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    The Five Habits of Highly Successful Community Managers

    by Roland Legrand
    August 31, 2009
    Philip Rosedale, chairman of Linden Lab, talks with Second Life residents at a luau during the 2009 Second Life Community Convention. Photo by Elisabeth Leysen

    Talking about communities, and newspaper communities in particular, often leaves people with a warm and fuzzy feeling. It’s true that being a community manager enables you to meet wonderful people, but the reality of daily community management can be difficult and unsettling. Every community manager has to deal with community politics (the online equivalent of office politics), disillusionment and a lack of appreciation. However, there are some ways to deal with all of these problems.

    The Daily life of a community

    Let me give you an example of a recent issue we faced at my own newspaper.

    There are some good strategies that community managers can use to help turn troubled communities into inspiring and friendly places."

    One day on our site’s forum, a well-known and respected community member was the target of some nasty personal attacks from people who resented his success and the fact he obviously enjoys discussing his achievements.

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    In reaction, the man announced that he wanted to start his own, private discussion group within our site. He wanted to have the right to choose who could join the group and have total control over its content. He even had a name for the group, and it incorporated the name of our newspaper.

    Other community members, including those not involved in the initial conflict, were upset by what they perceived to be elitist behavior. This caused yet another dispute within the community, and more headaches for us.

    Second Life Community

    My second example doesn’t come from a newspaper, but it’s illustrative of what happens in strong communities. It also shows how a strong community can contribute to a company or organization.

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    i-6fb3678af404272b5ca28b1cf093faef-slcc-2009-logo-sm.jpg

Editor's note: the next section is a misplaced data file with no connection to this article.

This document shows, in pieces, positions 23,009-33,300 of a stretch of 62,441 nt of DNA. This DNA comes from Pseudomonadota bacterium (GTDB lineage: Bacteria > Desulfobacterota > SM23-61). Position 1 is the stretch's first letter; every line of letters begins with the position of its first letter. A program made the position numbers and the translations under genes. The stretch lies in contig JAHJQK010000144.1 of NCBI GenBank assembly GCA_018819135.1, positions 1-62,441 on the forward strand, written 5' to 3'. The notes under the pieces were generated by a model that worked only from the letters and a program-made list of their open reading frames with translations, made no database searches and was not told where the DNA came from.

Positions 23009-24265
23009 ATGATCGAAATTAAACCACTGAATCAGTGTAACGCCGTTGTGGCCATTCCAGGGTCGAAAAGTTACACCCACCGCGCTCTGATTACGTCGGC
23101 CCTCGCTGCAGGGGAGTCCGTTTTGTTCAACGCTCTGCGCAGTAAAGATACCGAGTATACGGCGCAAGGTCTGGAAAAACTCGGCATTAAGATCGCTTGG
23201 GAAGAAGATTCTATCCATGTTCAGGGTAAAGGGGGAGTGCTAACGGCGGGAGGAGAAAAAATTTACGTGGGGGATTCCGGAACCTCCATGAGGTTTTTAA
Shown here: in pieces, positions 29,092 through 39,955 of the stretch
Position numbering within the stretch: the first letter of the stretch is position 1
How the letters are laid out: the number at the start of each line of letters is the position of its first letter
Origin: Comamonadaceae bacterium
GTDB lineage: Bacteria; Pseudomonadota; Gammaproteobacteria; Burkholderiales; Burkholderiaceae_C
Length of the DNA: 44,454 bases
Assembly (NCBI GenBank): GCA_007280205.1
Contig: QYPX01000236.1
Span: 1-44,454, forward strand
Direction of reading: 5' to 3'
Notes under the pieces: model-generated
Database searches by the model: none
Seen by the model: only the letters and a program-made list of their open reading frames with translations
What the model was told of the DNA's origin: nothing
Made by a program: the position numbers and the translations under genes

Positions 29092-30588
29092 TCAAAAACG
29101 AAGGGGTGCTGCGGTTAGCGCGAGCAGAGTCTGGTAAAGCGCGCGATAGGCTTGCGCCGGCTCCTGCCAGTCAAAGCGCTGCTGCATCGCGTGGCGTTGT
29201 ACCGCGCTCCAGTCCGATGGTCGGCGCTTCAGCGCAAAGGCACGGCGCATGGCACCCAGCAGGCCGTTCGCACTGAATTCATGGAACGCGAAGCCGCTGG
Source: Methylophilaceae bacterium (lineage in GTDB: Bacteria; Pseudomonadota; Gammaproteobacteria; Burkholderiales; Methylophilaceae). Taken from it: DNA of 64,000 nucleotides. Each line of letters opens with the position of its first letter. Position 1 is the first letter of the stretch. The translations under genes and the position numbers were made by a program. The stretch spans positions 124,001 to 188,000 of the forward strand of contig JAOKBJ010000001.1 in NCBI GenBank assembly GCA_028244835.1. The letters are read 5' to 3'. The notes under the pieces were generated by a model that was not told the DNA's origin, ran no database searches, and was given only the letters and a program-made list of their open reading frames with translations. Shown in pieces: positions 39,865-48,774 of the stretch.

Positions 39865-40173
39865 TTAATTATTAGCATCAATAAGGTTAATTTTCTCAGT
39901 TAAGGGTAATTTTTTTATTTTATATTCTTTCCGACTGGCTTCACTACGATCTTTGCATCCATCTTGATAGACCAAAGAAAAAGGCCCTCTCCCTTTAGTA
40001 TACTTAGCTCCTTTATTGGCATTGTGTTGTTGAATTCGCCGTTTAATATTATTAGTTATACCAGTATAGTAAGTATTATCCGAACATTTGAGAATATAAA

This example is from the virtual world of Second Life. The “residents” of Second Life produce a staggering number of virtual objects, which they sell for Linden Dollars, a virtual currency that is convertible into real dollars. Much of what you see in Second Life is user generated. In August I attended the Second Life Community Convention (SLCC) in San Francisco, an event that’s organized by the Second Life Community.

    One thing I noticed immediately is that members of this community have very strong opinions. They are extremely important stakeholders and they are often displeased with the platform’s lack of stability and by unexpected policy changes made by the creator of Second Life, Linden Lab. Members make sure their voices are heard.

    However, the community also has enormous appreciation for Linden Lab (company employees are called “the Lindens”), and they have a deep respect for the chairman and founder, Philip Rosedale.

    Linden Lab is very active within the community. It maintains in-world office hours to help users and hosts a wiki that covers common technical issues. Lindens attend numerous “in-world” activities, and the company also helps sponsor the community convention, where employees and executives deliver speeches and participate in seminars.

    Yet community members still complain about inadequate responses and feedback from Linden Lab, and a lack of collaboration between residents and the company.

    The lesson is that even healthy communities will experience friction. The good news is that the sources of friction are often consistent, regardless of the type of community. With that in mind, let’s take a closer look at some of the sources of friction within communities built around media and news, and examine how successful community managers can deal with them.

    Three sources of friction